General Motors (GM) continues to impress its investors and prove its doubters wrong. Unfortunately for its share price, it's made little difference over the years.

On Friday the stock caught an 8% bump to $37.50 after the company provided its outlook for 2019 and raised full-year expectations for 2018. Management now expects to earn between $6.50 and $7.00 a share in 2019, a big beat vs. consensus estimates, which currently call for earnings of just $5.88 per share. Management also provided guidance for automotive free cash flow between $4.5 billion and $6 billion in 2019. 

Assuming the automaker hits its earnings range, it should represent year-over-year growth from 2018, depending on how well GM does in the fourth quarter. Worth pointing out is that management said it expects to exceed the earnings and automotive free-cash flow guidance for 2018 that it provided after reporting third-quarter results in October, which called for adjusted earnings per share of $5.80 to $6.20. 

While the stock is moving higher Friday as a result, investors have to be growing tired of GM stock's tendency to pop higher and sell off shortly after. What is it going to take for the stock to embark on a sustainable rally?

General Motors CEO Mary Barra
General Motors CEO Mary Barra

GM Stock Stuck in 2nd Gear

The problem for bulls is that GM has all the makings for a higher stock price, yet it never comes in a sustainable fashion. Take, for instance, the most basic investment principles of the dividend yield and P/E ratio.

Shares of GM pay out a 4% dividend yield and trade at roughly 5.5 times the midpoint of the 2019 earnings forecast management just provided. That's dirt cheap with a great dividend, but that's been the case for General Motors -- and to a lesser extent, Ford (F) -- for years now.

More recently, the company smashed third-quarter earnings expectations in October, reporting 6.5% year-over-year sales growth while its GAAP earnings of $1.75 per share came in 46 cents a share (35%) ahead of expectations. The company also boosted its full-year outlook at the time. Less than six weeks later in November, GM announced it would embark on a massive restructuring. The move -- while criticized by multiple parties -- would result in a multi-billion savings, which also sent the stock higher.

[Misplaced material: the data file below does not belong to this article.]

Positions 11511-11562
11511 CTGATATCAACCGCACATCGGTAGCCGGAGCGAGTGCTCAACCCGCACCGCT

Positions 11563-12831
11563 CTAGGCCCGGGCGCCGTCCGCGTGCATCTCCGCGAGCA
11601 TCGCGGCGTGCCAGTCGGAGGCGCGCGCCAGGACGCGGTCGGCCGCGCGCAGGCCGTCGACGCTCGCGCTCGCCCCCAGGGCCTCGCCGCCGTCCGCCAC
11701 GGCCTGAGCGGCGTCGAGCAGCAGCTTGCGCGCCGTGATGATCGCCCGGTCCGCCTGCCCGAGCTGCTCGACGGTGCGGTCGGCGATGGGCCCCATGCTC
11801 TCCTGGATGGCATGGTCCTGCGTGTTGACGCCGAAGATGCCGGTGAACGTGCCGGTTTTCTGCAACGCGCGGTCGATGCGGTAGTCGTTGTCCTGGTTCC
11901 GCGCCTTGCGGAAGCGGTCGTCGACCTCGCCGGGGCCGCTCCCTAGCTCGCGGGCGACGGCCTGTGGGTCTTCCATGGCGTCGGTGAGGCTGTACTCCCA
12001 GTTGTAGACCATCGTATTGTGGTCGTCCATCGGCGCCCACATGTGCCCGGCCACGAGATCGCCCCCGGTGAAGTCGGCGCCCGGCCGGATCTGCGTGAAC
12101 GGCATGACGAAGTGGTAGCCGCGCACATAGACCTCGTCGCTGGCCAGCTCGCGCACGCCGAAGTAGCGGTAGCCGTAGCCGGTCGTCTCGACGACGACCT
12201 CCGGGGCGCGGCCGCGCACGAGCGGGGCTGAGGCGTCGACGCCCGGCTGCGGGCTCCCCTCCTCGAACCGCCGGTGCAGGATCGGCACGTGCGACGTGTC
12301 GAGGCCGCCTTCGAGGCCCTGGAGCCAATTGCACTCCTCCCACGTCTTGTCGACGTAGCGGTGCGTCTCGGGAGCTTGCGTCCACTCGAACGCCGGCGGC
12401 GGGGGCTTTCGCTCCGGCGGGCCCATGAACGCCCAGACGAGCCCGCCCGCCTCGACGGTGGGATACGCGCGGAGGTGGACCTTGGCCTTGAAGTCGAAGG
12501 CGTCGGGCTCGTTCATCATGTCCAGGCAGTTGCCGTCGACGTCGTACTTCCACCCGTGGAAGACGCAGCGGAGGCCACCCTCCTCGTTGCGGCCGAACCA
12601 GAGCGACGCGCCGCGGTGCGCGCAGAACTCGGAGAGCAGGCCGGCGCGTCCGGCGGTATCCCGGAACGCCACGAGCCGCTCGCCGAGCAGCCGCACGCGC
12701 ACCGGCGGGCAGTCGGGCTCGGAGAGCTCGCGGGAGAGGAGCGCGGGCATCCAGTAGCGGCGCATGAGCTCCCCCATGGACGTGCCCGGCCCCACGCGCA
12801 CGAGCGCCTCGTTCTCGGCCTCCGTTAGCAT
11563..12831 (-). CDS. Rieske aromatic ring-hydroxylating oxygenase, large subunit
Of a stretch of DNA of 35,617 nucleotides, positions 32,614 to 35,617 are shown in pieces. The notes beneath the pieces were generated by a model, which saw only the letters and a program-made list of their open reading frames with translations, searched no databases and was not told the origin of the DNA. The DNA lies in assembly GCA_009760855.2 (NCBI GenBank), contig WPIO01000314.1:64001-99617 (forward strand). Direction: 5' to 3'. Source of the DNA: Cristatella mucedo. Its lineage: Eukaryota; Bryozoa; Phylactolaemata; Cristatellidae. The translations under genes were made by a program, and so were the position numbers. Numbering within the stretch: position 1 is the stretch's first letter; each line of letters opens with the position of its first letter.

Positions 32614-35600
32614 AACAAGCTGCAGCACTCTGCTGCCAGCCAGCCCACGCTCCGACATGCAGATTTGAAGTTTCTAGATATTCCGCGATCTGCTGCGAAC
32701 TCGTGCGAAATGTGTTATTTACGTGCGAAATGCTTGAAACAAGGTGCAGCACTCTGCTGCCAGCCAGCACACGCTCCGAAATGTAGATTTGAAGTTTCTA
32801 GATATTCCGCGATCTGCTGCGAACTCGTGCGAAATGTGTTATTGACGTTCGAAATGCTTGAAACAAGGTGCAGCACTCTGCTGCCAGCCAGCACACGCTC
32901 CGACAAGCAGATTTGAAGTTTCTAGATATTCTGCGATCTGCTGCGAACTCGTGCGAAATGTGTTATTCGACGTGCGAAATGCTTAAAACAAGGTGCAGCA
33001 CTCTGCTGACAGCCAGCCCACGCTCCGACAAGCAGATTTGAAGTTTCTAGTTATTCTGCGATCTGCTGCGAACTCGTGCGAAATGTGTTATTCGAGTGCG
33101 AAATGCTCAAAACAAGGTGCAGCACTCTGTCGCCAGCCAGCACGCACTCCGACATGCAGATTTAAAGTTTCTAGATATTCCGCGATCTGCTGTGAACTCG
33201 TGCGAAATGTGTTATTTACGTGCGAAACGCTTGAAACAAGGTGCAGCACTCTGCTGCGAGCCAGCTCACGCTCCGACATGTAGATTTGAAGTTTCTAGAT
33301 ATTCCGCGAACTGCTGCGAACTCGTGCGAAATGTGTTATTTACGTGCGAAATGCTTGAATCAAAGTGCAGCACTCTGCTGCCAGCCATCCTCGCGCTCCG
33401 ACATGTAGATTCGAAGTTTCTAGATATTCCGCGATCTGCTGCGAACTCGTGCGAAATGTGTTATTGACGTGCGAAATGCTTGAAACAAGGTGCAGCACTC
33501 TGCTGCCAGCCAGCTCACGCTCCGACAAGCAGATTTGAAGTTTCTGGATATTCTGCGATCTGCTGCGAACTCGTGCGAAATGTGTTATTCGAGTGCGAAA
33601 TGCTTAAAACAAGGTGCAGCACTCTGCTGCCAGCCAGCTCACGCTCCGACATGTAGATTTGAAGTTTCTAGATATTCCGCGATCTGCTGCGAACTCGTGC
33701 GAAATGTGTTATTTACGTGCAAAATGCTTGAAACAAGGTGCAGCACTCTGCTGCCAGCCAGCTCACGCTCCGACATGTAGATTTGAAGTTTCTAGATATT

Last but not least, let's not forget about Cruise, a subsidiary majority-owned by General Motors. In August 2016, the company bought Cruise for $1 billion. Two years later and following investments from SoftBank (SFTBY) and Honda (HMC) , Cruise was most recently valued at $14.6 billion.

Still, none of this was enough to keep GM stock elevated. In December and earlier this month, General Motors stock price was below that of before it reported third-quarter earnings in October. 

To say that CEO Mary Barra hasn't done a good enough job for shareholders seems borderline ridiculous. At this point it's unlikely that GM will ever be valued with a market multiple or anything close to it. Even doubling its valuation to 11 times earnings -- sending shares to almost $70 apiece -- would still leave it with a notably lower P/E ratio than the S&P 500, with a comparable dividend yield to boot.

But short of Cruise setting the world on fire with its autonomous transportation and edging out Alphabet's (GOOGL) (GOOG) Waymo, that's unlikely to happen. Investors now have some assurance that rather than a year of flailing, GM is set for growth in 2019. Unfortunately, that won't guarantee them stock gains.

That said, those who continue to nibble in the low- to mid-$30s can rest a bit more comfortably after this latest update. In fact, Real Money's Stephen "Sarge" Guilfoyle has outlined more than once how to utilize option sales (cash-secured put sales and covered calls) to help manage a long stock position in GM.

This article is commentary by an independent contributor. At the time of publication, the author had no positions in the stocks mentioned.